Review: Plus One by Elizabeth Fama
Published April 8th 2014 by Farrar, Straus and Giroux
Plus One is the story of Sol, a Smudge, and D’Arcy, a Ray. This means that they technically should never have met, since Sol is only allowed to go out during the night, and D’Arcy only during the day. Sol gets caught up in a conspiracy when she by accident steals the wrong baby from the hospital.
Let’s start with the good. Sol as a character, is quite nice. She is extremely impulsive, which isn’t something I can identify with, but at least her behaviour is consistent throughout the story. She constantly gets into trouble because of it. D’Arcy was also quite refreshing – a YA love interest that is analytical and not creepy or controlling. I really like the scientific side of him. Finally, Ms Fama deserves huge props on the way she handles sex in a YA novel. It’s not sensationalised but realistic, and even manages to produce a condom in the middle of it. Honestly, almost every aspect of the romance was done well.
Romance is just one aspect of Plus One though. On the other hand we also have the plot, and the world-building.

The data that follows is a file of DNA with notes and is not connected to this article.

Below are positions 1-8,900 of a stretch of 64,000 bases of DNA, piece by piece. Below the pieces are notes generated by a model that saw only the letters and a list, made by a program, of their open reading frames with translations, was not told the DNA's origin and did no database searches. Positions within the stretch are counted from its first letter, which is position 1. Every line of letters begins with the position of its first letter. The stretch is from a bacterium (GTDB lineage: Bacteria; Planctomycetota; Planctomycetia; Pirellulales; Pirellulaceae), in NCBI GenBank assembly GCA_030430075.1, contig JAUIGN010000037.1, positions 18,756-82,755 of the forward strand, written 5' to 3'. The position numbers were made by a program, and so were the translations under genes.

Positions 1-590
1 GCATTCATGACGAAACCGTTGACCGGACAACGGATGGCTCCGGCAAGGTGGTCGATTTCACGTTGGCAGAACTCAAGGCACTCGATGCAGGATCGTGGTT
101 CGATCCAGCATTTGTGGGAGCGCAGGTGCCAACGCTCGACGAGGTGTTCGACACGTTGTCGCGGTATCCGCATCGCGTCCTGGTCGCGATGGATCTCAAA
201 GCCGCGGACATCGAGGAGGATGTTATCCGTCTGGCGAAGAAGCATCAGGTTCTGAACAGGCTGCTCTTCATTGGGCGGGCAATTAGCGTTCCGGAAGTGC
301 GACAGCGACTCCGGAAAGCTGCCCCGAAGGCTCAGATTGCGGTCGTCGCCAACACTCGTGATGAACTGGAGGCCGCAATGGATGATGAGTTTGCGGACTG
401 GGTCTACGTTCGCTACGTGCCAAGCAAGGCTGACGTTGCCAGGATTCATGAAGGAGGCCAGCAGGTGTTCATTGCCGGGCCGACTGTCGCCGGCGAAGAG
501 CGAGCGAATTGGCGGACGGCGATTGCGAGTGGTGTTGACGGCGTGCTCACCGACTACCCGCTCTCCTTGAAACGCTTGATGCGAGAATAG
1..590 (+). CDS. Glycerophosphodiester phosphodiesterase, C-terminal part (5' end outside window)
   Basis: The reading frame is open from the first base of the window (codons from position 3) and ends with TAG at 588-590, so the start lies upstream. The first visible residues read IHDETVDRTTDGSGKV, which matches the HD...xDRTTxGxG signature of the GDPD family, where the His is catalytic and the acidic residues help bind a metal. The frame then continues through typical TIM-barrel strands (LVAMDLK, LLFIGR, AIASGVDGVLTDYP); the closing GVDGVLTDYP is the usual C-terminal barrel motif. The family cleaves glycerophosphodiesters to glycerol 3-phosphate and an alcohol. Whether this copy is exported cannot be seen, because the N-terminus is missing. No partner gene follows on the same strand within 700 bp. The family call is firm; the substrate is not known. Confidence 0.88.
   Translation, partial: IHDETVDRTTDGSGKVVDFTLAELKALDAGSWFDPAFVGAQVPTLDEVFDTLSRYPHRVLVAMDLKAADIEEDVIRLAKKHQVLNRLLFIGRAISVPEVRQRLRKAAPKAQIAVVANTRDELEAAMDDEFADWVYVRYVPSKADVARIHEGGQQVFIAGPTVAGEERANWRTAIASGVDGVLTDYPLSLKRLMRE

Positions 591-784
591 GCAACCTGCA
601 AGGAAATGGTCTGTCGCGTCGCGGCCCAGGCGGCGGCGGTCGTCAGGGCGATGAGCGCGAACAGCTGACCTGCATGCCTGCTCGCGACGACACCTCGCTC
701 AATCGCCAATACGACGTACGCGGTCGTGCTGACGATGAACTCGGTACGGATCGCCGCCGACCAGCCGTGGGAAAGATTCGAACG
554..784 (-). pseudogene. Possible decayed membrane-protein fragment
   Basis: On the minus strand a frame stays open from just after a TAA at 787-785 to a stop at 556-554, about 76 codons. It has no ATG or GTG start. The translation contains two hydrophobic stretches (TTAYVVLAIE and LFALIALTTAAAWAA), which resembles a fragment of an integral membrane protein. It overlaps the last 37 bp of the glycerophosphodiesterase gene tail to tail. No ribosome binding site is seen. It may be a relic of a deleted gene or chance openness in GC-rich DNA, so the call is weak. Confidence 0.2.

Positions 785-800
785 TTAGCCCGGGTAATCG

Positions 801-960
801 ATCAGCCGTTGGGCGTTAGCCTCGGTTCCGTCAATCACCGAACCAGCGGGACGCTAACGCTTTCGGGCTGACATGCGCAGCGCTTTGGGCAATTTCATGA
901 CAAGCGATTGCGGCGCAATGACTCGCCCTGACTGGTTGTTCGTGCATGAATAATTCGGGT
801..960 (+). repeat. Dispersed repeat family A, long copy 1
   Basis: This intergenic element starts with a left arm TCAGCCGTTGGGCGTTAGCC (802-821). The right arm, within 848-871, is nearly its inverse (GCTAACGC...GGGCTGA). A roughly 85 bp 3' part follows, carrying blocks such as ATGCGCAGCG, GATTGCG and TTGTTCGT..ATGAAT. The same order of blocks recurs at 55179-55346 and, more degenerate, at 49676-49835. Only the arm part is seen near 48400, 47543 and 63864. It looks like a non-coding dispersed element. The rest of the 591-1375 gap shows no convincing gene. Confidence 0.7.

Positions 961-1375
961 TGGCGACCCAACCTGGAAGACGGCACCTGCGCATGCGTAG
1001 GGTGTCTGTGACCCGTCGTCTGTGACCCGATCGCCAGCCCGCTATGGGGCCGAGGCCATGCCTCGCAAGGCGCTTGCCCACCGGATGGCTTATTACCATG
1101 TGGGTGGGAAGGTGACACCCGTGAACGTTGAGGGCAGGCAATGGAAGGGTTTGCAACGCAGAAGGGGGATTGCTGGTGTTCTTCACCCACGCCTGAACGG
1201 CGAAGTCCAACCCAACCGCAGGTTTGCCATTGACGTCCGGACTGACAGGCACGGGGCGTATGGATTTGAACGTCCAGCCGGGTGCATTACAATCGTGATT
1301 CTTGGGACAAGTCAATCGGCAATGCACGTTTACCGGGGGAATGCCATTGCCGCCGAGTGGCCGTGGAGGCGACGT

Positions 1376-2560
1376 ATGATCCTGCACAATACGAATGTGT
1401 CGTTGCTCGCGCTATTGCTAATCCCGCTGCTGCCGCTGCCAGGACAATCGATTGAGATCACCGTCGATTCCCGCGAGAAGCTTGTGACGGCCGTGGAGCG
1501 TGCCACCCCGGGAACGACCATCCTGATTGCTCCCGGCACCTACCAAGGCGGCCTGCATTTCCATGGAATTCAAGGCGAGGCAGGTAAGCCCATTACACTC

The plot was too slow. Plus One counts almost four-hundred pages, but only has enough plot to fill about three-hundred. What does she fill the left over quarter with, you might wonder? Well, the most horrible and boring intermezzo I have ever seen. Don’t you just hate it when the hero and heroine stop to have sexy times in between shootings, death-threats and saving the world? Well, in Plus One, our wonderful couple just take a few days off to go camping.
I’m not kidding. They go camping and stargazing when they’re both wanted for five offences.
I must have put down this book three times during this intermezzo because it completely sapped any speed the plot might have had right out of it. Even when the plot was in “full swing”, I felt like there was barely anything happening. The moment things become interesting, they’re over. From the blurb I was expecting a lighter version of Feed or Parasite – massive plot twists and deep conspiracies, but then with a healthy dose of romance. Don’t get your hopes up. There is no conspiracy. Just three factions bickering and wanting things to go their petty way.
I could have dealt with the slow-moving plot if the world-building had been on par. There is such a thing as the willing suspension of disbelief, and as an avid reader of fantasy I am more than willing to suspend my disbelief, on two conditions. One, the world has to be plausible. Not possible, just plausible in some weird alternate-universe kind of way. Second, it has to have an inner consistency. If the world has rules, they have to apply always. Plus One has neither.